SEETHARAMAYYA J Vs. SARVA CHANDRAYYA
HIGH COURT OF ANDHRA PRADESH
Click here to view full judgement.
(1.) This is a plaintiffs appeal against the decree and judgment of the Court of the District Judge of Krishna at Masulipataam confirming that of the Subordinate Judge of Masulipatam in O. S. 31 of 1944 a Suit filed by the appellant for partition and sepasrate possession of his 1/3 share in the plaint schedule property and for mesne profits.( The relevant facts may be briefly narrated. The last male-holder was one Jagarlapudi Venkappa. He died issueless was one Jagarlapudi Venkappa. He died issueless in the year 1891 leaving behind him his widow Subbamma. He died possessed of 13 acres and 9 cents of land situated in three villages Nimmalur, Nimmakur and Kapavaram and three vacant sites. He had also some debts. On 3-1-1893, his widow sold the entire 13 acres 9 cents underEx. D.1 to the 1st defendant Sarva Surayya and one Nibhanupudi Balakrishnayya for Rs 950. Items 1 and 2 situated in the village of Nimmaour and of the extent of 6 acres 39 cents, were part of the property sold under the said document.On 19-1-1893, she sold item 3 of the plaint schedule under Ex. D.28 to one Venkataswami for Rs.90.00 Subsequently on 17-12-1900, she sold item 5 of the plaint schedule to one Nibhanapudi Balakrishnayya for Rs.75.00 Under Ex. D. 30 Subbamma died on 1-3-1942. The plaintiff and his brothers, defendants 21 and 22, are the next reversioners to the estate of Venkappa. The plaintiff filed the suit as one of the next reversioners for partition and possession of his 1/3rd share in the properties of the last male-holder after setting aside the aforesaid alienations. As the appeal is not directed against item 5 of the plaint schedule, the facts and contentions in respect thereof need not be stated.(3) The contesting defendants, that is, the alienees and others in possession, contended that the plaintiff elected to take the benefit under the compromise that was effected in a suit filed by his father as presumptive reversioner, and, therefore, he is estoppel from questioning the validity and the bidning nature of the alienations under Exs. D.1 and D.28, and that the said sale deeds were executed for necessity and therefore they were binding upon the reversioners. As regards ite 4 defendants 10 to 15, who were alleged to have trespassed upon the said item, pleaded that they derived title to the said land from their ancestors. The learned Subordinate Judge upheld the contentions of the defendants and dismissed the suit. On appeal, the learned District Judge accepted the conclusions of the Subordinate Judge and confirmed his decree. Hence the appeal.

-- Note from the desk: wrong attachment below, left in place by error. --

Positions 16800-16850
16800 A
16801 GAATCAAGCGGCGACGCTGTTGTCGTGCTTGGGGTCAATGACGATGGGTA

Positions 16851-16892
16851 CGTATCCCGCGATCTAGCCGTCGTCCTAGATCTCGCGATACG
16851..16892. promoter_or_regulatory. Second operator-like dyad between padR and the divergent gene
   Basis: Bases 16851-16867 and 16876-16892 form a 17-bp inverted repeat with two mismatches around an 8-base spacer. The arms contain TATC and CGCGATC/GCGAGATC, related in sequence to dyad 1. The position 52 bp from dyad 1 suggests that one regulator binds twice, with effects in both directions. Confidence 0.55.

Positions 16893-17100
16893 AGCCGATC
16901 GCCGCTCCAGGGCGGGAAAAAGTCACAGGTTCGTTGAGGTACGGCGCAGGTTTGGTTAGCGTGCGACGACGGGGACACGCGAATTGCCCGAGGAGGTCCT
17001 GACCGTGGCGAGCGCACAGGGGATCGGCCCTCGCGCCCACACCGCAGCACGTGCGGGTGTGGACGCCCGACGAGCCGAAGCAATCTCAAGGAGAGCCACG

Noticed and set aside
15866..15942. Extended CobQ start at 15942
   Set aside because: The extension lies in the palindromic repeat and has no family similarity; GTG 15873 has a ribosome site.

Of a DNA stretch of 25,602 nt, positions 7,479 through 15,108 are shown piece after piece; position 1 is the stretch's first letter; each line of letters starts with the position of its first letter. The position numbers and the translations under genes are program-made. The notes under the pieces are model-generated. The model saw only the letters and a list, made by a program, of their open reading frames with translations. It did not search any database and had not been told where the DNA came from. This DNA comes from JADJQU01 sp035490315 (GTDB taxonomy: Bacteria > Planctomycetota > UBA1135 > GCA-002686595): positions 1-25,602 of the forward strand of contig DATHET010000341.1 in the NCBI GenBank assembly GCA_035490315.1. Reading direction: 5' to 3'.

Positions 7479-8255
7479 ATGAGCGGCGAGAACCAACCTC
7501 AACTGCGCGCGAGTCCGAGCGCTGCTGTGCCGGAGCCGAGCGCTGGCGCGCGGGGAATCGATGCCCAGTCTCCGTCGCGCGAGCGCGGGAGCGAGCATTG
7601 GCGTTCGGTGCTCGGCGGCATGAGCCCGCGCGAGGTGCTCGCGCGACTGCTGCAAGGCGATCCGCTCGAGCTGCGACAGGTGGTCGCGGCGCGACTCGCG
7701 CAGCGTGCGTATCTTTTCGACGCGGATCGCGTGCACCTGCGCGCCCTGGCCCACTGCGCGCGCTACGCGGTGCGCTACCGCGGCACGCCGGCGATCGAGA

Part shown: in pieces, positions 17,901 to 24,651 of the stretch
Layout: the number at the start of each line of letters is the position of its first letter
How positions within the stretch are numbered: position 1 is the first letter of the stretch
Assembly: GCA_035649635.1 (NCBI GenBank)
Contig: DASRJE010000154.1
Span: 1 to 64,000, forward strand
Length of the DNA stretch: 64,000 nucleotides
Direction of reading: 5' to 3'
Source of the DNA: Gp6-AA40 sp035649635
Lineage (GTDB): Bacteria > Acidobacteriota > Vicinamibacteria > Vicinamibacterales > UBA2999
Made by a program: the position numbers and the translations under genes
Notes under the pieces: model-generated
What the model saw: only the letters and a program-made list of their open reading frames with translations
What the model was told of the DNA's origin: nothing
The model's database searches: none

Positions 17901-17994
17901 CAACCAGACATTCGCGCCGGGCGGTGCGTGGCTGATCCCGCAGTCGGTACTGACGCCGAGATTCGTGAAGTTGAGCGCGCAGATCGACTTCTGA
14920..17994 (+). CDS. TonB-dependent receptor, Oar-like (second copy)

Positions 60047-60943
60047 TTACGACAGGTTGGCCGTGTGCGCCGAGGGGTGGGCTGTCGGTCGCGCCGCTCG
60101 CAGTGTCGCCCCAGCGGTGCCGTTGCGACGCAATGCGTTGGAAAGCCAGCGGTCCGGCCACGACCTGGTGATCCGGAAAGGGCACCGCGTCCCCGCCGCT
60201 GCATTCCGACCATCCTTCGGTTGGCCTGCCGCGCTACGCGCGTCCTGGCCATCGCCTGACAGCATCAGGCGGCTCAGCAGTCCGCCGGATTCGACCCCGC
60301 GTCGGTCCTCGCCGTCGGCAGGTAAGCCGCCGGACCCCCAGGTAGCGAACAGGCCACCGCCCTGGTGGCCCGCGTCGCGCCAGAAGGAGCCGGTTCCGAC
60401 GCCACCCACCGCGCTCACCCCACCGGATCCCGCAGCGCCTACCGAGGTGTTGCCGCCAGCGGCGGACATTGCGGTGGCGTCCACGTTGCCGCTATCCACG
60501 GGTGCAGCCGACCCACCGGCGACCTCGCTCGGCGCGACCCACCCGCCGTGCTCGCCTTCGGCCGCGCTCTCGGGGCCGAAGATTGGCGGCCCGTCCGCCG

(2.) I shall first take up the question whether the plaintiff is estopped from questioning the validity and the binding nature of the sale deeds Exs. D.1 and D.28. To appreciate the contentions of the parties and to furnish a sastisfactory answer, it would be necessary to notice the facts relevant to that question, Ex. D.1 was executed by subbamma on 3-1-1893, conveying 13 acres 9 cents comprising among other extents items 1 and 2 to the1st defendants Sarva Surayya and one Nibhanapudi Balakrishnayya. Ex D. 28 dated 19-1-1893, is another sale deed executed by subbamma conveying item 3 to Venkataswami. At the time the said sale deeds were executed, the father of the plaintiff and defendants 21 and 22 Paradeswaravadhanulu was the presumptive reversioner. On 27-1-1893, he filed O. S. No. 81 of 1893 impeaching the alienations under Exs. D.1 and D.28. The widow and the alienees filed written statement alleging that the sale deeds were executed for necessity and for other binding purposes. That suit was compromised.Ex. D.21 dated 2-12-1893 was the compromise petition filed therein. On the basis of the compromise, the suit was dismised. As part of the compromise, the vendees under ex. D.1 executed a sale deed Exhibit D.2 dated2-3-1894, conveying 3 acres 30 cents of Nimmakur lands and 2 acres 93 cents of Kapavaram land in favour of the plaintiffs father and his minor sons, plaintiff and 21st defendant represented by their father as guardian. Admittedly, the father was put in possession of the property and the family, including the plasintiff and his brothers, were enjoying the property till their fathers death in 1911. At the time of the fathers death, the plaintiff was 26 or 27 years old. Even after the death of the father, the plaintiff and his brothers were in possession and enjoyment of the land conveyed to to them under Exhibit D.2. The three brothers partitioned the said property, along with their joint family properties. the plaintiff sold his share to D. W. 7 under Ex. D.8 dated 29-3-1938 and to one Lakshmikantham, under Ex. D.16 dasted 29-3-1938. So too, his brothers sold the land that fell to their shares under Ex. D.9 dated 7-10-1935 and under Ex. d.15 dated 17-8-1934.
(3.) From the aforesaid statement of facts, it will be seen that the plaintiffs, as a minor, became a joint owner of some of the property conveyed under Ex. D. 1 by reason of the compromise effected in O. S. No. 81 of 1893 in the year 1894. He attained majority in or about the year 1903. Even after he attained majoirty, till the death of his father, in 1911, he was in joint enjoyment of the same. From 1911 to the year 1938 i.e., for a period of 27years he continued to enjoy, the benefit derived by him under the compromise. In 1938, he alienated the land that fell to his share to third parties on the basis that he was absolute entitled to the same. The defendants successfully contended in the court below that the plaintiff was estopped from questioning the validity of the sales under Exhibits D. 1 and D. 28.;
Copyright © Regent Computronics Pvt.Ltd.